Goddess of Mercy ~ A Thousand Hands and Eyes


This beautiful statue of the Buddhist Goddess of Mercy lies in Daxiangguo Temple in Kaifeng, Henan, China.  Gold-plated, it is a memorial to both propriety and filial piety, two of the great Chinese Confucian virtues.  The story below is a combination of the story told by the tour guide and some local conversationalists who were happy to relate the story to me.  

Many centuries ago,

An old emperor of China grew very, very ill and saw that his country was suffering as well.  Realizing that the country was troubled and needed heavenly assistance, the worried king called out to Buddha and asked for guidance on how to appease the heavens and reclaim the blessings from above.  

Buddha responded that the country and its king had done some very wicked things in the past and that now a sacrifice would be required to repair the damage.  Buddha asked that the Emperor offer up to the heavens one arm and one eye from someone within his family. If he did so, Buddhas said, the country and emperor would be healed and would live in peace once more.  

The Emperor was very saddened and worried, because the only family he had left were his three young daughters.  The Princesses though were very concerned about their father and finally convinced him to share what Buddha commanded.  Upon hearing of the sacrifice required, the sisters were quite upset.

 The eldest daughter went to her father ~ “My king, although I love you and would do anything else that you asked of me, I cannot do this for you. I am a new mother, my baby is still nursing. If I only have one arm and one eye, how could I possibly care for my baby the way a good mother is supposed to?”

The middle daughter went to her father ~ “My lord, although I too love you and would do anything else that you asked of me, I cannot do this for you. I am a new bride, my husband and I have not been married for even a year. If I only have one arm and one eye, how could I possibly care for my husband the way a good wife is supposed to? How would I cook his meals, mend his clothes, and help him carry out the king’s commands?”

Finally, the youngest daughter cam to her father ~ “My dear king and father, you know that I love you more than anything else in the world and there is nothing that I would not do for you.  I am a very young girl. I have not lived very long and have no one relying upon me. I have no husband, no children, no household to suffer my loss.  But the whole country would mourn and stagger under this heavy burden if you are lost to us and the heavens left unappeased.  So please, allow me to do this one small favor for you. Let me give up my arm and my eye for your use.  Let my life be worthy if only in this way.”

Heartbroken, but unable to find an alternative, the old emperor finally accepted his youngest child’s offer and removed her arm and eye. Giving them up in sacrifice, he once against asked that Buddha intervene on behalf of him and his country.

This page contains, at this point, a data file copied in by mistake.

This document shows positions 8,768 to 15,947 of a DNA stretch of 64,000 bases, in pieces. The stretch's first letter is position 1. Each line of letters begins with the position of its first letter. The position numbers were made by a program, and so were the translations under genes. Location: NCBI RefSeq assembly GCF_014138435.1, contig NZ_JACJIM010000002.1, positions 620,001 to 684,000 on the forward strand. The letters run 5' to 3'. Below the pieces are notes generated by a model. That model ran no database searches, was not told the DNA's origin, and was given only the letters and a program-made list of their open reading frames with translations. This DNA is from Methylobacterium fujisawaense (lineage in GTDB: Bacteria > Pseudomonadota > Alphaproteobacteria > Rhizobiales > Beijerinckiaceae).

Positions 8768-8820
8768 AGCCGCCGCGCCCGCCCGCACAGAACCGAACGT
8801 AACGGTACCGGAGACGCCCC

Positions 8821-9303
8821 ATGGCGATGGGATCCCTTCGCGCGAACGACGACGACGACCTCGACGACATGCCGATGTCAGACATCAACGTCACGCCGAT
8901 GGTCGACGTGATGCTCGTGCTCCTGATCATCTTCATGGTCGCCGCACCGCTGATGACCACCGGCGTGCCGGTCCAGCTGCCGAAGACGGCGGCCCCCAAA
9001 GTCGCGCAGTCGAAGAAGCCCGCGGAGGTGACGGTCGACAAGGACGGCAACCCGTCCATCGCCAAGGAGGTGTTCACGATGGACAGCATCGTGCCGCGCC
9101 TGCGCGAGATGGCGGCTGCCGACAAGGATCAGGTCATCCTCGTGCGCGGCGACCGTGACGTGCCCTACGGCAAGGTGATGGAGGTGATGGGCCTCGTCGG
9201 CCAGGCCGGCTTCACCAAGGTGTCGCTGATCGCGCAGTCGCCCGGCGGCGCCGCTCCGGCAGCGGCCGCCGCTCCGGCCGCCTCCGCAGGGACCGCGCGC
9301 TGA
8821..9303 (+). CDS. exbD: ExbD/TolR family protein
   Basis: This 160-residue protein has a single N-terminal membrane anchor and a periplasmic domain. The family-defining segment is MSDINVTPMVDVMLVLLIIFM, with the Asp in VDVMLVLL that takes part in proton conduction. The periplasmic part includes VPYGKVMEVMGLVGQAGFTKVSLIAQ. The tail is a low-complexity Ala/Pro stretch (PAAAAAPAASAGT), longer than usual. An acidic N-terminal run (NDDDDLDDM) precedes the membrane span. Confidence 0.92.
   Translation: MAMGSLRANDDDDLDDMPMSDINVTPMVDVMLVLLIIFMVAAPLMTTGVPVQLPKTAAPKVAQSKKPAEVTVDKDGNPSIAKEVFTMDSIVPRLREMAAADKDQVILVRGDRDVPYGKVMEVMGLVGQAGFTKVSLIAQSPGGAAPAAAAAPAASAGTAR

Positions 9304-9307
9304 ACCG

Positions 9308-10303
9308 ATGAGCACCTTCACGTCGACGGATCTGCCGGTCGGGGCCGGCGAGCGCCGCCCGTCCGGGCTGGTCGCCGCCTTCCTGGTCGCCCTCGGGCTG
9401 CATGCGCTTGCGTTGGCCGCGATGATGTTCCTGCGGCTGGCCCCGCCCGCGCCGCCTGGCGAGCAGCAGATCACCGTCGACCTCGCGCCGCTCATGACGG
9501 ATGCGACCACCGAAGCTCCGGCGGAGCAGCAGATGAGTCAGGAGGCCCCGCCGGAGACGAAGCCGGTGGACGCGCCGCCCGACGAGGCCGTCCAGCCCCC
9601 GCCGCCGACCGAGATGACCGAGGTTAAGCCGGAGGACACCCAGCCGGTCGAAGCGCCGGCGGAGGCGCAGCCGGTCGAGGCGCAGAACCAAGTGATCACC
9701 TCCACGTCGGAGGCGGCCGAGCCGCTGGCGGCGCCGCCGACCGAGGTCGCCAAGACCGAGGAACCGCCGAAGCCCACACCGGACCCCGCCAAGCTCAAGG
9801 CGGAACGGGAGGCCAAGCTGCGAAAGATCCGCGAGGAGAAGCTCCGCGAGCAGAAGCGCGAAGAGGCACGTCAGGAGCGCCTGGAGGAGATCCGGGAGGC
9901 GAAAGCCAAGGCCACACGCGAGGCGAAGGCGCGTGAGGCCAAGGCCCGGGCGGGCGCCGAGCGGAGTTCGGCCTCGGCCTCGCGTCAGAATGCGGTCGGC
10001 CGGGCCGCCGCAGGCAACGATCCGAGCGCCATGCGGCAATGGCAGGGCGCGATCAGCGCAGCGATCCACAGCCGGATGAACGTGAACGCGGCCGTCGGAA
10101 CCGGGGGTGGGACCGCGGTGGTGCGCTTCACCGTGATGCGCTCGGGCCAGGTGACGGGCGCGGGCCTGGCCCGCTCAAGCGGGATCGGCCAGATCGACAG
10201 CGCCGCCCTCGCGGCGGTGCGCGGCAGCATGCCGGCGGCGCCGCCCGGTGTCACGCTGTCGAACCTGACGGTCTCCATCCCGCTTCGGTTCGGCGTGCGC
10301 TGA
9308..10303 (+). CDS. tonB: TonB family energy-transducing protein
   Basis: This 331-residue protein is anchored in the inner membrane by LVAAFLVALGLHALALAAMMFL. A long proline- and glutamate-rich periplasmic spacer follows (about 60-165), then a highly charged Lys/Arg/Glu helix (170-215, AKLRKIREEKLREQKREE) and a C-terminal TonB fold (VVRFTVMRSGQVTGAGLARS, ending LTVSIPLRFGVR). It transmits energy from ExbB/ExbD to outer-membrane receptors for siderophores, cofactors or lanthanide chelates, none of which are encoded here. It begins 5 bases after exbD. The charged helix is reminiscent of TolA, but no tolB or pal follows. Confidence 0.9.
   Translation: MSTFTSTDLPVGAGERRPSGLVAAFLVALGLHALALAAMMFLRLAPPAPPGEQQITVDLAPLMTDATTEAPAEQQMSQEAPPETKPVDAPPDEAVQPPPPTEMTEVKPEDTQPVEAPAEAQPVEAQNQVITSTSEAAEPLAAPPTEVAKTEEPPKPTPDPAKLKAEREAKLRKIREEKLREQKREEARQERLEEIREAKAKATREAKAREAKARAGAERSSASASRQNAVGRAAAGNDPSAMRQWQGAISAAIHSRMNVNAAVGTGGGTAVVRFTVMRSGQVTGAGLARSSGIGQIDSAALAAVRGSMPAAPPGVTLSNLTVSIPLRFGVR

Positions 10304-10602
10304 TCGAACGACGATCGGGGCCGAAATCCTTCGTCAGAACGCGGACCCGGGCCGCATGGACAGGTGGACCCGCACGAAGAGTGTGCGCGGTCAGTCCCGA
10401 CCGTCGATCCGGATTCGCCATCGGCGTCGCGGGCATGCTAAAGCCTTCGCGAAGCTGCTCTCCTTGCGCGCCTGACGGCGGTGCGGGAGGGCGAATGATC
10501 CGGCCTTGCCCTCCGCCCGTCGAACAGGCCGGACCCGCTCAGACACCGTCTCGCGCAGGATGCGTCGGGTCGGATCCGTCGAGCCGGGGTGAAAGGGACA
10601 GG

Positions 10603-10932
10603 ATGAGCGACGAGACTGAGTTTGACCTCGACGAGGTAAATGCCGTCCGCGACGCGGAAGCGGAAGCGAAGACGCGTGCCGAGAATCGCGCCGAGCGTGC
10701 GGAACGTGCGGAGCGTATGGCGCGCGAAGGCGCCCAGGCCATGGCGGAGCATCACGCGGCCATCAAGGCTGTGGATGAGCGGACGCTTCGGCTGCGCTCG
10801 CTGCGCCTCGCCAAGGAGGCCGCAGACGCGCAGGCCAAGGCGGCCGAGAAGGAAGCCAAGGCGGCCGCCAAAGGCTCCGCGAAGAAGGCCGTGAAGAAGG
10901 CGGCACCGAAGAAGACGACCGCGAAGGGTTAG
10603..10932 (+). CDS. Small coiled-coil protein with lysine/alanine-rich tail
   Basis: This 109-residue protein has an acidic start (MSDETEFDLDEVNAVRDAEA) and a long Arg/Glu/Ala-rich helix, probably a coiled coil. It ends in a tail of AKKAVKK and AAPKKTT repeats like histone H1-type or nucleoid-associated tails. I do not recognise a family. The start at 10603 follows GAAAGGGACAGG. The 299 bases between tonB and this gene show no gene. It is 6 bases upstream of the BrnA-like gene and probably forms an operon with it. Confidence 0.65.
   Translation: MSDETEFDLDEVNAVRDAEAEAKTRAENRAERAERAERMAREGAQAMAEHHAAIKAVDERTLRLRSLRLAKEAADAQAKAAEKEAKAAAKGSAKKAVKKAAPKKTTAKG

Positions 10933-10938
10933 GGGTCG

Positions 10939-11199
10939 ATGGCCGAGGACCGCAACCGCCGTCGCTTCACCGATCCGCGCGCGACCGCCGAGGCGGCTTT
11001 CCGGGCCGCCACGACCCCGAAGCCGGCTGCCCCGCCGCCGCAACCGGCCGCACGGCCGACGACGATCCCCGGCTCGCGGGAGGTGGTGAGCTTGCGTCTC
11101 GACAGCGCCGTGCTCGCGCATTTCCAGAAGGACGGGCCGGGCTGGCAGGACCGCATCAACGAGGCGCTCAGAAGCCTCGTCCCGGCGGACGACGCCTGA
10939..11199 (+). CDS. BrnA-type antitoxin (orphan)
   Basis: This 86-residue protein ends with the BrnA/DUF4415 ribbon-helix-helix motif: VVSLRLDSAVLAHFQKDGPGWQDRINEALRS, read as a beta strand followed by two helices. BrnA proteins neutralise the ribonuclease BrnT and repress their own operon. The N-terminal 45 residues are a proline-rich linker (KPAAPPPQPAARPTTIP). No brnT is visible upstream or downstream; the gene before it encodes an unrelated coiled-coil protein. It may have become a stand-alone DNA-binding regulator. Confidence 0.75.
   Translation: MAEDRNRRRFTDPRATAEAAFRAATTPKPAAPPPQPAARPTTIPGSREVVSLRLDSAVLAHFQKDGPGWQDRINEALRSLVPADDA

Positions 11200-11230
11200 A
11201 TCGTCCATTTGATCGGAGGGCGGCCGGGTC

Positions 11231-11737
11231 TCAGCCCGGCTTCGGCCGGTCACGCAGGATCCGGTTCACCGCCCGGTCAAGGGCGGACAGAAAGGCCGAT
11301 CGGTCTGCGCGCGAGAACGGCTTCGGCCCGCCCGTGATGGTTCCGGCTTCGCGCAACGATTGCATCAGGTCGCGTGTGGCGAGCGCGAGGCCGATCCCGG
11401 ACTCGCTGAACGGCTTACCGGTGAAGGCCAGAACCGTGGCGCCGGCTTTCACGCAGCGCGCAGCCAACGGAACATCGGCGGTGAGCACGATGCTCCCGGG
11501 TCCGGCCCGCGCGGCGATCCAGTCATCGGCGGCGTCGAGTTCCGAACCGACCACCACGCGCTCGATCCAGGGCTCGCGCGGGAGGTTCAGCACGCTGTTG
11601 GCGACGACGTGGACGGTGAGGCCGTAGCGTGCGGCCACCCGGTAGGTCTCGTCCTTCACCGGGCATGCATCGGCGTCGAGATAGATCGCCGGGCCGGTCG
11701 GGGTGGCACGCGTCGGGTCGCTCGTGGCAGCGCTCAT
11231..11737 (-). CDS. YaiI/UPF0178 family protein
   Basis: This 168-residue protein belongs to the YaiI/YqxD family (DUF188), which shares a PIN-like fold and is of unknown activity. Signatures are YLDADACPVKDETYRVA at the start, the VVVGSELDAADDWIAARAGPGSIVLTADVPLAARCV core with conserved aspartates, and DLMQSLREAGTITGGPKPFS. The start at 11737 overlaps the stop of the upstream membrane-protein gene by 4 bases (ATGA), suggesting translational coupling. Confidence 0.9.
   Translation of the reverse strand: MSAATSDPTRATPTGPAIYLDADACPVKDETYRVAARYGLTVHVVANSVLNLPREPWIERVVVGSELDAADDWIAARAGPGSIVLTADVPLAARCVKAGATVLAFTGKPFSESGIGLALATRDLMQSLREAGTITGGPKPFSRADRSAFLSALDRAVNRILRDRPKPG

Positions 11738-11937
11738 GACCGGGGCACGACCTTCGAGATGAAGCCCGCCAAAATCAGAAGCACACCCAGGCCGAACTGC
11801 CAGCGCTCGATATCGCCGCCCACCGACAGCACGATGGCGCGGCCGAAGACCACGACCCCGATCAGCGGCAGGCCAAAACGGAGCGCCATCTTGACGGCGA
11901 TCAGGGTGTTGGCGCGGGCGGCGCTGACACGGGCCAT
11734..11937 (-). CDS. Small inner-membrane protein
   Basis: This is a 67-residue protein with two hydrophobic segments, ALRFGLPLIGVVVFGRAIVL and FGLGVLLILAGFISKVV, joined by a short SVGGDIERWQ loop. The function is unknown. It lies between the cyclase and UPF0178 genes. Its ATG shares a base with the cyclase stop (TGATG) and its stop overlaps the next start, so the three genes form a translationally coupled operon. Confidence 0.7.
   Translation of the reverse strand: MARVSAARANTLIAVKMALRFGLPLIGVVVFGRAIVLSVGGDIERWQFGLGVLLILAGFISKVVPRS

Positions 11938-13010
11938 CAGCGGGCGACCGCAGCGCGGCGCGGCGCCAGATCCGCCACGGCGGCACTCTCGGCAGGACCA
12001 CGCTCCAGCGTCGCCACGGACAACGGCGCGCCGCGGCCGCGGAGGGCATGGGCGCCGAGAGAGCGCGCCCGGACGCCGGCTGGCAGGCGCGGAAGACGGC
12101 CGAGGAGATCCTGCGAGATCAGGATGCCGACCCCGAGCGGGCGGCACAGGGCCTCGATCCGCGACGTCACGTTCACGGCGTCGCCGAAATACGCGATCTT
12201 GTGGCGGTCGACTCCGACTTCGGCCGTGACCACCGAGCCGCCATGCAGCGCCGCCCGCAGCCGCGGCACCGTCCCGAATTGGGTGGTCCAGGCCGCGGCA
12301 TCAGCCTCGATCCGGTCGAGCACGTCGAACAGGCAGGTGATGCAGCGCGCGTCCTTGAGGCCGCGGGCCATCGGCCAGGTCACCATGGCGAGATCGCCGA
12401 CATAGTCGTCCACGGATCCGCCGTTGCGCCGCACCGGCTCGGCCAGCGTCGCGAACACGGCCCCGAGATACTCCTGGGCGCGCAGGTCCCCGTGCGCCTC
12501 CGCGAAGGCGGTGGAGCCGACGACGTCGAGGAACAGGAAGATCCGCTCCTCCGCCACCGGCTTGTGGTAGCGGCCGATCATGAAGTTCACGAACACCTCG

Touched by the young girls’ sacrifice, love, and piety, Buddha declared that he was extremely impressed.  Not only would he intervene, heal the emperor, and claim the blessings for China once again.  He would also return to the princess both her hand and her eye.  

In turn, he commanded that a statue be built commemorating the princess and showing how she had been given both her hand and her eye.  However, the builders became somewhat confused.  The Chinese word for “both” can also mean “one thousand” if interpreted different. So instead of giving the princess “Both” her hand and eye, they gave her one thousand hands with one thousand eyes. Each hand has an eye in the center.  

Of course, legend says that this too was a message from Buddha. If you obey the commands of the heavens; if you show filial piety, loyalty, honor, and uphold the virtues ~ Buddha will return such blessing upon you as you can only imagine.  



Gordy the Koi


The local cafe has recently acquired a new employee devoted to customer happiness ~ Gordy, the resident Koi fish 🙂

Adorable little guy, he swims around in his bowl quite contentedly, entertaining children and adults alike.

Having attempted to keep koi fish myself and discovering a problem wherein they kept dying, I asked the owner how they have kept him alive so long.

One of the beauties of Chinese culture is how often they answer simple questions with ancient proverbs or philosophical explanations.

The owner’s enlightening response was that the key lay in finding moderation.  The Koi fish are like people~they are a little strong and a little weak. They have particular environments that they need to survive. If it is too clean and easy, they will be lazy and unhealthy.  If it is too dirty and difficult, they will be depressed and find it hard to breathe. They need balance to survive.

So every day, he changes Gordys water. But where I would change the water completely, they balance clean and dirty water. They dump out half of the old water and add half with new/fresh water.  This way, the water is a lot like the local ponds that Gordy comes from ~ a little fresh water (from rain and connected waterways) and a little dirty water (from algae, dirt, and other natural dirtiers).  In this natural environment, Gordy grows both strong and happy.

Go Gordy! Live Long and Prosper!